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PIE Accent (was Re: Stress placement systems)

From:Rob Haden <magwich78@...>
Date:Monday, September 25, 2006, 14:12
On Thu, 21 Sep 2006 10:18:01 +0100, R A Brown <ray@...>

>H. S. Teoh wrote: >> That's very interesting. Perhaps they are relics of a pitch accent >> system in PIE? > >That would seem to suggest it. But, alas, I have not kept up with the >latest thinking on PIE. I note that 'Stress System Database' gives: >{quote} >Indo-European (protolanguage) 12..89/1L Halle & Vergnaud 1987:72 >Syllable "weight" determined by lexical accent >{unquote} > >I note "weight" is put between quotes which suggests to me that it has >nothing to do with syllabic quantity. But there is no reference to a >pitch accent. > >Maybe others on the list are more informed regarding PIE word accent.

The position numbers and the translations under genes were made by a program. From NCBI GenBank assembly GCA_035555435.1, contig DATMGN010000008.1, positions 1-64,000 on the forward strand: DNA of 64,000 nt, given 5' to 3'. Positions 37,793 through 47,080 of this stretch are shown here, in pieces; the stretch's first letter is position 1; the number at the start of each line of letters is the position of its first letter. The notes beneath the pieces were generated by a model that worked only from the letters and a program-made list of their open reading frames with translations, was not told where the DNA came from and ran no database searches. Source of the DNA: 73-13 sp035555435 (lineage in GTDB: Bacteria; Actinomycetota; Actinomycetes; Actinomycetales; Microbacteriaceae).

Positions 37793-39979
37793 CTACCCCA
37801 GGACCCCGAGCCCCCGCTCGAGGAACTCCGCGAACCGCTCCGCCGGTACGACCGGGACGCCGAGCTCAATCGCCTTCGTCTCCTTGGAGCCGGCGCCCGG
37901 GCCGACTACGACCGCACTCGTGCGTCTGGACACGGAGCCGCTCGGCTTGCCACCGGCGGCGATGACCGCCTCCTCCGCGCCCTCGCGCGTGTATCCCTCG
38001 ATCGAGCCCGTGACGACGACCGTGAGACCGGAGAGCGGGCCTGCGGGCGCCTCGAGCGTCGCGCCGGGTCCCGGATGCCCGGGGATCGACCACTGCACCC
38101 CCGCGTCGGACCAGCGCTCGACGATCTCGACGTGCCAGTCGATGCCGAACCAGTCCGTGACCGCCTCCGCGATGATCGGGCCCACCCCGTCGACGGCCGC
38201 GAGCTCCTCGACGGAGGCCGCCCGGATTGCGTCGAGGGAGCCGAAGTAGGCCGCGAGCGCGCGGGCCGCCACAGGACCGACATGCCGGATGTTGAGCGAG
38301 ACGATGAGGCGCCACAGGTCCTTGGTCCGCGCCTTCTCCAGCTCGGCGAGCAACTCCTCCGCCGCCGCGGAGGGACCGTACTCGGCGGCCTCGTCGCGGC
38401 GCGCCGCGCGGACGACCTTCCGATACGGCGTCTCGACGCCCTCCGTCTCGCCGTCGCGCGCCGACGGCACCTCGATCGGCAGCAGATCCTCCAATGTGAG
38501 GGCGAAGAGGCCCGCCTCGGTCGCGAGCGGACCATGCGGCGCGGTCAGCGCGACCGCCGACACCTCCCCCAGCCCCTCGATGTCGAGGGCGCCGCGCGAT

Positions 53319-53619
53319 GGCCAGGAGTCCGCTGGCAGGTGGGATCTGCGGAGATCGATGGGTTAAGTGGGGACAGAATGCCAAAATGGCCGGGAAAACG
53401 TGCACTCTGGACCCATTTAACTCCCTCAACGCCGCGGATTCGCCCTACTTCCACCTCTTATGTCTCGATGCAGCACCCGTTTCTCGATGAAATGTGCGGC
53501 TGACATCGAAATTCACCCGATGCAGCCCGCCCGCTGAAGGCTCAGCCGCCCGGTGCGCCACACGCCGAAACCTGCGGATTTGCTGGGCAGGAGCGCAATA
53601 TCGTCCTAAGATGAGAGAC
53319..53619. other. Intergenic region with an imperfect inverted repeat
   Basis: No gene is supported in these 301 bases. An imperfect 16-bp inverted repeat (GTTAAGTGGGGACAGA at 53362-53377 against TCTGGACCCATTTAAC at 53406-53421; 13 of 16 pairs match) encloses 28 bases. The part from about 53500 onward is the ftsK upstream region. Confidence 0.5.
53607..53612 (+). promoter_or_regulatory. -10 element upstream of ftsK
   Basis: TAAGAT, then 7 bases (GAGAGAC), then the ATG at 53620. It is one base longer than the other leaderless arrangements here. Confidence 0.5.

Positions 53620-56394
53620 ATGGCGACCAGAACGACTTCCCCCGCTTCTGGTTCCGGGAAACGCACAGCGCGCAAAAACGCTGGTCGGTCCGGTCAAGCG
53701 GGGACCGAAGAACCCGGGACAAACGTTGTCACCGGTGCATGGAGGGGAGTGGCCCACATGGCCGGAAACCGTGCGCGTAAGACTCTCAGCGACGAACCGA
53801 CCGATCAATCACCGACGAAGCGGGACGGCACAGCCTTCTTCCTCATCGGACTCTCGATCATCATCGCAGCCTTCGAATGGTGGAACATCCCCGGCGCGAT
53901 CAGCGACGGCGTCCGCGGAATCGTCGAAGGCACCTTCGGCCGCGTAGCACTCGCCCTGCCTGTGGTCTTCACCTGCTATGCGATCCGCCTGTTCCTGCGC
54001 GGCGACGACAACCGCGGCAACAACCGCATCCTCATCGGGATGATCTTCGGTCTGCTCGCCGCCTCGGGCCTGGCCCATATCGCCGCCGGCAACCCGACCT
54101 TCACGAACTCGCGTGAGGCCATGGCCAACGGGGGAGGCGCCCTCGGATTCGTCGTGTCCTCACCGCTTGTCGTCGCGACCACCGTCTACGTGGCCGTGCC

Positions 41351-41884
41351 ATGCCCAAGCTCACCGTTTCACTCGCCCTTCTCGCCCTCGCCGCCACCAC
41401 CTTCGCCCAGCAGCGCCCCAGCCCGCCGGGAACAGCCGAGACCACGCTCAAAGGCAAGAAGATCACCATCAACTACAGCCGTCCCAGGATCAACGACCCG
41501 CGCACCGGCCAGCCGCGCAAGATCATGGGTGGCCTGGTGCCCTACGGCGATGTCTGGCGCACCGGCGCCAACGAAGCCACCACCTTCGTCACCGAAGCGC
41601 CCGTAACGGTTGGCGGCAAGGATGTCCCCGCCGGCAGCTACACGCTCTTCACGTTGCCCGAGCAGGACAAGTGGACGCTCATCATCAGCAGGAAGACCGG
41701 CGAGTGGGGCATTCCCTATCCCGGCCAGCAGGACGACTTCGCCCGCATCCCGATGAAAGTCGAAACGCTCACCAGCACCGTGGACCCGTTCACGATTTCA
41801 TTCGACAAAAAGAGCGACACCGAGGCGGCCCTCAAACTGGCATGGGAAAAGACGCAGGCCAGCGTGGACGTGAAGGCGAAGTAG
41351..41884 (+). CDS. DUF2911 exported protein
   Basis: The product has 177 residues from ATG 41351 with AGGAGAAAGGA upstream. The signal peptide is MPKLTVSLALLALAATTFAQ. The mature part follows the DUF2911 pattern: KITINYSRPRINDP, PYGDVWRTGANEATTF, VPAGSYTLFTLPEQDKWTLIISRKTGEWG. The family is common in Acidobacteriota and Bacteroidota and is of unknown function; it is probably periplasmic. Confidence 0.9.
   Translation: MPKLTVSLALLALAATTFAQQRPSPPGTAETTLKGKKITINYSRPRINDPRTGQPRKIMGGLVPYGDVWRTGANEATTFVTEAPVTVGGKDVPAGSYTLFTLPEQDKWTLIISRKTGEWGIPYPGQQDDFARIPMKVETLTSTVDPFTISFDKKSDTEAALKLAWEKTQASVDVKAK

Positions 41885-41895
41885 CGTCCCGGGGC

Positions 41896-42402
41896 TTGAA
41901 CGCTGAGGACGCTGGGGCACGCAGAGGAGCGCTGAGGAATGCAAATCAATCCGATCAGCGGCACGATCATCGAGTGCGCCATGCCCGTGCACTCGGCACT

To answer H. S. Teoh's question, they are indeed relics of a pitch-accent system in latest PIE. At the latest stage of PIE, the accent system was lexically and morphologically determined. To the best of my knowledge, there were no productive alternations at that point. Quantitative ablaut, however, points to an earlier state of affairs, where the accent was both 1) based on stress rather than pitch, and 2) was "fixed" in the sense of following a phonological pattern. Evidence in favor of this hypothesis includes the following: 1. Forms that exhibited quantitative ablaut were a closed class. 2. Productive forms had consistent (i.e. non-alternating) full-grade vocalism. This is especially true for the thematic paradigms and the causative verbs. 3. Syllabic resonants, *i, and *u generally did not receive accent. Instances in descendant languages where they do are the result of analogical levelling and/or "re-tonicity" (accenting a previously unaccented word). Late PIE accent was also not true lexical accent, but phrasal accent. Cues for this state of affairs include the Greek grave accent, Vedic accentless substantives, and the treatment of verbal accent in both Greek and Vedic. Given that PIE was primarily an SOV language, the unmarked verb position was sentence/clause-final. This position also tends to be the lowest on the "prosodic slope", at least in indicative sentences/clauses. PIE indicative verbs, then, were treated prosodically as proclitics. - Rob